(CNN) — Want to get naked while getting dinner in London?
Keep your clothes on for now and join the back of a very, very long line.
More than 32,000 people have signed up for a chance to dine at Bunyadi, a pop-up restaurant billed as the UK capital's first "naked food experience."
Opening in June, the central London venue will offer gowns, changing rooms and lockers to guests wanting to digest the sight of their own exposed skin while getting their chow on.
Only 42 diners a time will fit in the restaurant -- at an as-yet-undisclosed location -- meaning that many of those hoping for a naked lunch, or dinner, will be disappointed.
"I'm both surprised and excited by the response," Seb Lyall, whose company Lollipop is behind the venture, tells CNN.
Run by Daniel Humm and Will Guidara -- the pair behind three-Michelin-star Eleven Madison Park -- Made Nice promises meals based around seasonal vegetables and proteins for just $15 per person. You'll have to hang on a few more months -- it's not due to open till summer 2016.
"People want to be naked. Whether it's on a beach or in a sauna, if the opportunity is there to be in a natural state, they will take it."
Paying up to $95-a-head for food and drinks, diners will be able to choose between clothed and "naked and pure" seating areas, where they'll be served by semi-nude staff.
Selfies, mercifully, will be impossible as guests will have to leave their devices behind when entering the candlelit restaurant.
Lyall says to create a completely natural environment, both the restaurant and its kitchen will be run without electricity or gas.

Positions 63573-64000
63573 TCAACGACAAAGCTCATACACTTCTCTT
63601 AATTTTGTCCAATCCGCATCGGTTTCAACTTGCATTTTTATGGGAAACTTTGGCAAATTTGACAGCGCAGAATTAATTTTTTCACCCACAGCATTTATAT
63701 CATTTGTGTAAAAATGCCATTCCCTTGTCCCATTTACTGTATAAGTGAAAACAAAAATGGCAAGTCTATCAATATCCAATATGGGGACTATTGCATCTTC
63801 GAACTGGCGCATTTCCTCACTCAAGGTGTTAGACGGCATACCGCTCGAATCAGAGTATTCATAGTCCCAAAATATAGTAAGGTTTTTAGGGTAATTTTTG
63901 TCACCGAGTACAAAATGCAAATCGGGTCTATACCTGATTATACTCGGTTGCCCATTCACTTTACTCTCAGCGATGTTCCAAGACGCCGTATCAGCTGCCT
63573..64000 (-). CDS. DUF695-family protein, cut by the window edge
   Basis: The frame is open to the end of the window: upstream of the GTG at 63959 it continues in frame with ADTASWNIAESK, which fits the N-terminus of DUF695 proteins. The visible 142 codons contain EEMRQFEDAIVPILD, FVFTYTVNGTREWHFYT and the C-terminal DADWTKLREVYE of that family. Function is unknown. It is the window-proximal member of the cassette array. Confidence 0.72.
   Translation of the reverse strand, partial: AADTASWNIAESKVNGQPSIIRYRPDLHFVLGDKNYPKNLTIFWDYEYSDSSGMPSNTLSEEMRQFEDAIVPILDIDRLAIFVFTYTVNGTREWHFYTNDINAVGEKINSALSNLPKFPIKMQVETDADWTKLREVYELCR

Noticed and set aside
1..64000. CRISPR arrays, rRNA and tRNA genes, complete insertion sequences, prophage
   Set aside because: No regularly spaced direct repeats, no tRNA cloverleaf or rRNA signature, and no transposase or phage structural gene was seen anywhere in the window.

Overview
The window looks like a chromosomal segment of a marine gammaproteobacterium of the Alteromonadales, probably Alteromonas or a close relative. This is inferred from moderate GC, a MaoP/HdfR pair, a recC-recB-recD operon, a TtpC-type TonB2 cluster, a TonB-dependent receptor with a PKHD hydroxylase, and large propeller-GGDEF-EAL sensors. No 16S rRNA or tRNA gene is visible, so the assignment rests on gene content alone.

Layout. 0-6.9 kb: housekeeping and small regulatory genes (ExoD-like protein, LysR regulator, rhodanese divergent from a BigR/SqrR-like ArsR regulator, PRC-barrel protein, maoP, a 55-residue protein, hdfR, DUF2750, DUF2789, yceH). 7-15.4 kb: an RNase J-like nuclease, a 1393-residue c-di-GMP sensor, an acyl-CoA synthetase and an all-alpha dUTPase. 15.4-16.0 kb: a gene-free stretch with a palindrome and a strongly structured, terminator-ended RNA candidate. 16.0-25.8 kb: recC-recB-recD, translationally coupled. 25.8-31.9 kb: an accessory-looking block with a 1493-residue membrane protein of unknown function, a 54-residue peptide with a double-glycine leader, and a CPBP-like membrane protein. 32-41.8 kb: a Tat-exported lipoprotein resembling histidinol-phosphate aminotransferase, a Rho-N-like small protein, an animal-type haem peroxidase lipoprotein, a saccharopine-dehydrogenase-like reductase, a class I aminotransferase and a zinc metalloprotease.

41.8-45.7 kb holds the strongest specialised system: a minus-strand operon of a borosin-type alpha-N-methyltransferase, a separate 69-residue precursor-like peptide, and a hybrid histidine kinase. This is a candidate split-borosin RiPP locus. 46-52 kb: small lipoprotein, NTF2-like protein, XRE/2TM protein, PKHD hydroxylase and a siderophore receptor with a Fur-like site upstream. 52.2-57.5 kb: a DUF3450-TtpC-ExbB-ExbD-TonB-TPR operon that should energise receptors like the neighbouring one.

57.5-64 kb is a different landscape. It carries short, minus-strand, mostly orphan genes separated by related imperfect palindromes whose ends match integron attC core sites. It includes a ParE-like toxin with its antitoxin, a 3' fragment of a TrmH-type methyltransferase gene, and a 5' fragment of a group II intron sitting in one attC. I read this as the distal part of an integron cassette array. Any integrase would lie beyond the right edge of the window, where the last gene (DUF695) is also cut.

Italian restaurant Spuntino is one of several no-reservations establishments in London opened by Russell Norman.
Ewan Munro/Creative Commons
Instead, its menu of vegan and non-vegan dishes will be prepared using wood fires by chefs who will, hopefully, be wearing more than just hairnets and aprons.
Food will be served on earthenware crockery and eaten with edible cutlery.
"Wood-hewn" tables will be separated by bamboo and wicker partitions.
Bunyadi, says Lyall, will offer customers "true liberation" by providing both naked, unprocessed food and an environment unspoiled by modern technology or attitudes.
"I'm inspired by the movement to more natural, stripped-back things," he says.
Diners can choose between clothed and non-clothed areas.
Diners will have the option of keeping their robes on, but Lyall expects most will want to at least partially strip down.
"At the very least, they'll probably go topless," he says.
Places at the restaurant will be offered on a first-come-first-served basis.
Up to 2,000 diners will be given a two-hour window to book before their places are offered to the next 2,000.
Lyall describes the venture as a "social experiment" that, despite the initial demand, may not be sustainable as a more permanent fixture.
While a naked restaurant might be way too weird for a first date, for more established couples it could be a thrilling, memorable and possibly even romantic night out.
But if he pops the question, just don't ask where he was hiding the ring.